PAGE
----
business and entertainment, to speak on relevant issues.

5. Develop manual filing system and compare functions, such as retrieval and sorting, with
automated information system.

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UNIT 1
MODULE 1: FUNDAMENTALS OF INFORMATION TECHNOLOGY (contd)


RESOURCES


Daley, B. Computers are your Future, New Jersey: Pearson
Prentice Hall, 2007.

Heathcote, P. A Level Computing, Letts, London: Letts, 2005.

Long, L. and Long, N. Computers: Information Technology in Perspective,
New Jersey: Prentice Hall, 2004.

Parson, J. and Oja, D. Computer Concepts, New York: International
Thompson Publishing Company, 2007.

Shelly, G., Cashman, T., and Vermaat, M. Discovering Computers, New York: International
Thompson Publishing Company, 2008.

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UNIT 1
MODULE 2: INFORMATION TECHNOLOGY SYSTEMS


GENERAL OBJECTIVES

On completion of this Module, students should:

1. develop an understanding of the components of Information Technology Systems;

2. develop an appreciation for human computer interaction (HCI);

3. develop an awareness of security measures associated with information technology systems;

4. develop an awareness of the structure of the World Wide Web and its standards and protocols.


SPECIFIC OBJECTIVES CONTENT

Students should be able to:

1. describe Information Technology
Systems;
Definition; types of Information Technology Systems; examples.

2. identify the components of an
Information Technology System;
Hardware, software, network, users: end-users and IT
professionals; definitions and examples.

3. describe the purpose and functions
of hardware components;
Purpose, functions and types of hardware including input,
output, storage, processor and peripheral devices; definitions and
examples; interaction between hardware components.

4. describe the purpose and functions
of software components;
Purpose, functions and types of software including application,
system (operating systems, language translators, and utilities);
proprietary versus open source software; information systems
including embedded systems: monitoring and control systems;
data processing systems; management information systems,
decision support systems, executive information systems; expert
systems, data warehouses; definitions and examples; major input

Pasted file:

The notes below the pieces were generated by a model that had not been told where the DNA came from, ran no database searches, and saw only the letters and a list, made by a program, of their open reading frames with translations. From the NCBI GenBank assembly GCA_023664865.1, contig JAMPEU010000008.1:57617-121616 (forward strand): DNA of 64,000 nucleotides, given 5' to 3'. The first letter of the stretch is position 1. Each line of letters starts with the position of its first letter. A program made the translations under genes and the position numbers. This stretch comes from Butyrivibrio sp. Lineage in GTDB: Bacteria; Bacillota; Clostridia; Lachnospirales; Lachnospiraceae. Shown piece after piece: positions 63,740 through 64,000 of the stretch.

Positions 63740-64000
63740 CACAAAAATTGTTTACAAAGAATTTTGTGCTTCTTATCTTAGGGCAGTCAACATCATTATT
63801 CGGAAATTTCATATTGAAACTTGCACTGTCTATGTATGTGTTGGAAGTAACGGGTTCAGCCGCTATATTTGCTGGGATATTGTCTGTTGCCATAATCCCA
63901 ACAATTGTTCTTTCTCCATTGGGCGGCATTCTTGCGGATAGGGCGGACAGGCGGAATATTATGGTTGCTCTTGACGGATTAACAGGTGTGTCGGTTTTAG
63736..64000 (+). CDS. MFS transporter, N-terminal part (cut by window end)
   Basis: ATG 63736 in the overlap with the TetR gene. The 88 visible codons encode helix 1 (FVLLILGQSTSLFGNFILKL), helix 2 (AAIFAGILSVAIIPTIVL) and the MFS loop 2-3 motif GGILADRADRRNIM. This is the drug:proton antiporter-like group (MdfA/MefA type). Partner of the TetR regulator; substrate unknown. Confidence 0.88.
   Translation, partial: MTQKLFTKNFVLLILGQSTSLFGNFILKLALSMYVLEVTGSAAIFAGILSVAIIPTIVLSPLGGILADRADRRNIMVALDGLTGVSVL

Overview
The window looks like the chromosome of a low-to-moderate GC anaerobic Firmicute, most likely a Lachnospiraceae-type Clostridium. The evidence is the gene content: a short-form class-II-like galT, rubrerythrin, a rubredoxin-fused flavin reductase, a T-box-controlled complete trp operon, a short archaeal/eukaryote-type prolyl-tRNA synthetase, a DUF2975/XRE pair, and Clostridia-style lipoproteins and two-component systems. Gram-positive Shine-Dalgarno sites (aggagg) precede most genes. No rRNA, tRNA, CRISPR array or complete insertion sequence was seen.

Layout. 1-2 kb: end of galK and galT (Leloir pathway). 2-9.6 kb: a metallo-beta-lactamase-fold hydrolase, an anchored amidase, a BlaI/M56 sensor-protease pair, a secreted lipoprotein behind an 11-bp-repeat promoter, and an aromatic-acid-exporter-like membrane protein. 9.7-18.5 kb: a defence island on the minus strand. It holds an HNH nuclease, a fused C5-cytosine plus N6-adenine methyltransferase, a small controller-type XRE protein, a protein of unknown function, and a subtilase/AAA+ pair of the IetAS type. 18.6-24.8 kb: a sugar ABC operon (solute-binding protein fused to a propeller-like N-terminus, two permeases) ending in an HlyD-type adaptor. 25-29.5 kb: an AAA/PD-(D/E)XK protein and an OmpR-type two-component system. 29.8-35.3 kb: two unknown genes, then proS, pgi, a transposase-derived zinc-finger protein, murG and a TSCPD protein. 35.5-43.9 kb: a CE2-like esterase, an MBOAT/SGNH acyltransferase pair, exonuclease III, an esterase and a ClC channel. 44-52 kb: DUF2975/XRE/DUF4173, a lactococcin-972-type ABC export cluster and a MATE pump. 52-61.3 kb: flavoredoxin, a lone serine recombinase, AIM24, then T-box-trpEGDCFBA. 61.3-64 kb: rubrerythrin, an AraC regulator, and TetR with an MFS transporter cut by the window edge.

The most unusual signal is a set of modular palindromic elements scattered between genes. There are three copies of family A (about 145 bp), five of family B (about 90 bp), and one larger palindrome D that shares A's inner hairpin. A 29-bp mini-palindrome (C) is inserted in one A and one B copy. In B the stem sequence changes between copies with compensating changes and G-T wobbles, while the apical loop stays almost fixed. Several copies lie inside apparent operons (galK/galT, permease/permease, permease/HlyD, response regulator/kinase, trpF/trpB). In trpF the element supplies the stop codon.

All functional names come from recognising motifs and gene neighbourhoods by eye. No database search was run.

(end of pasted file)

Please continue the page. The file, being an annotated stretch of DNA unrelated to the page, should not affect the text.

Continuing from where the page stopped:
and output from each type of information system, such as data,
information, processed transactions, reports including detailed,
summarised, exception, ad hoc.

5. explain the various stages of the
system development life cycle
(SDLC), and software
engineering;
Including feasibility study, analysis, design, development,
implementation, review; deliverables/output of each stage
including system proposal, project plan, various diagrams and
charts, information system (software) test plans, conversion plans,
documentation including user and technical manuals.

UNIT 1
MODULE 2: INFORMATION TECHNOLOGY SYSTEMS (contd)


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SPECIFIC OBJECTIVES CONTENT

Students should be able to:

6. discuss the tools used in the
different stages of the (SDLC);
Including questionnaires, interviews, observation,
review/investigation of printed material, ER diagrams, data
flow diagrams, process models, object models, decision tables and
trees, computer-aided software engineering (CASE) tools,
GHANT charts, prototypes, flowcharts, pseudocode,
programming languages.

7. describe the purpose and functions
of network components;
Purpose, functions and types of networks including local area
network (LAN), wide area network (WAN), metropolitan area
network (MAN); virtual private network (VPN); Internet;
Intranet; Extranet; configuration; topologies; transmission
media: (wired versus wireless): fibre-optic, Unshielded Twisted
Pair (UTP); hotspots, protocols; definitions and examples;
network security; firewalls.

8. explain the roles of users; Inclusion of IT professionals, end users: expert users, novice
users; definitions and examples.

9. compare the various features
associated with the components of
Information Technology Systems;
Features including, speed, efficiency, portability, maintainability,
storage, transmission.

10. describe the interrelationship
between the components in an
Information Technology System;
Relationship between the components: hardware, software,
network, user.

11. describe different types of HCI; Types of HCI including forms, menu, command line, natural
language, graphical user interface (GUI), speech and direct
manipulation.

12. distinguish between different types
of HCI;
Types of HCI including forms, menu, command line, natural
language, graphical user interface (GUI), speech and direct
manipulation.

13. describe ways in which a users
characteristics require adaptation
of a user interface to increase
effectiveness;
For example, age, education, differently abled and cultural
differences, non-visual interfaces, sensors, accessibility features;
differences.



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UNIT 1
MODULE 2: INFORMATION TECHNOLOGY SYSTEMS (contd)

SPECIFIC OBJECTIVES CONTENT

Students should be able to:


14. compare various security
mechanisms;
Physical access control versus logical access control measures and
devices; including passwords (characteristics of an effective
password- not obvious, length, mixed case, alphanumeric);
authentication, encryption, swipe or key cards, biometric; data
integrity.

15. explain the meaning of terms
related to the security of
Information Technology Systems;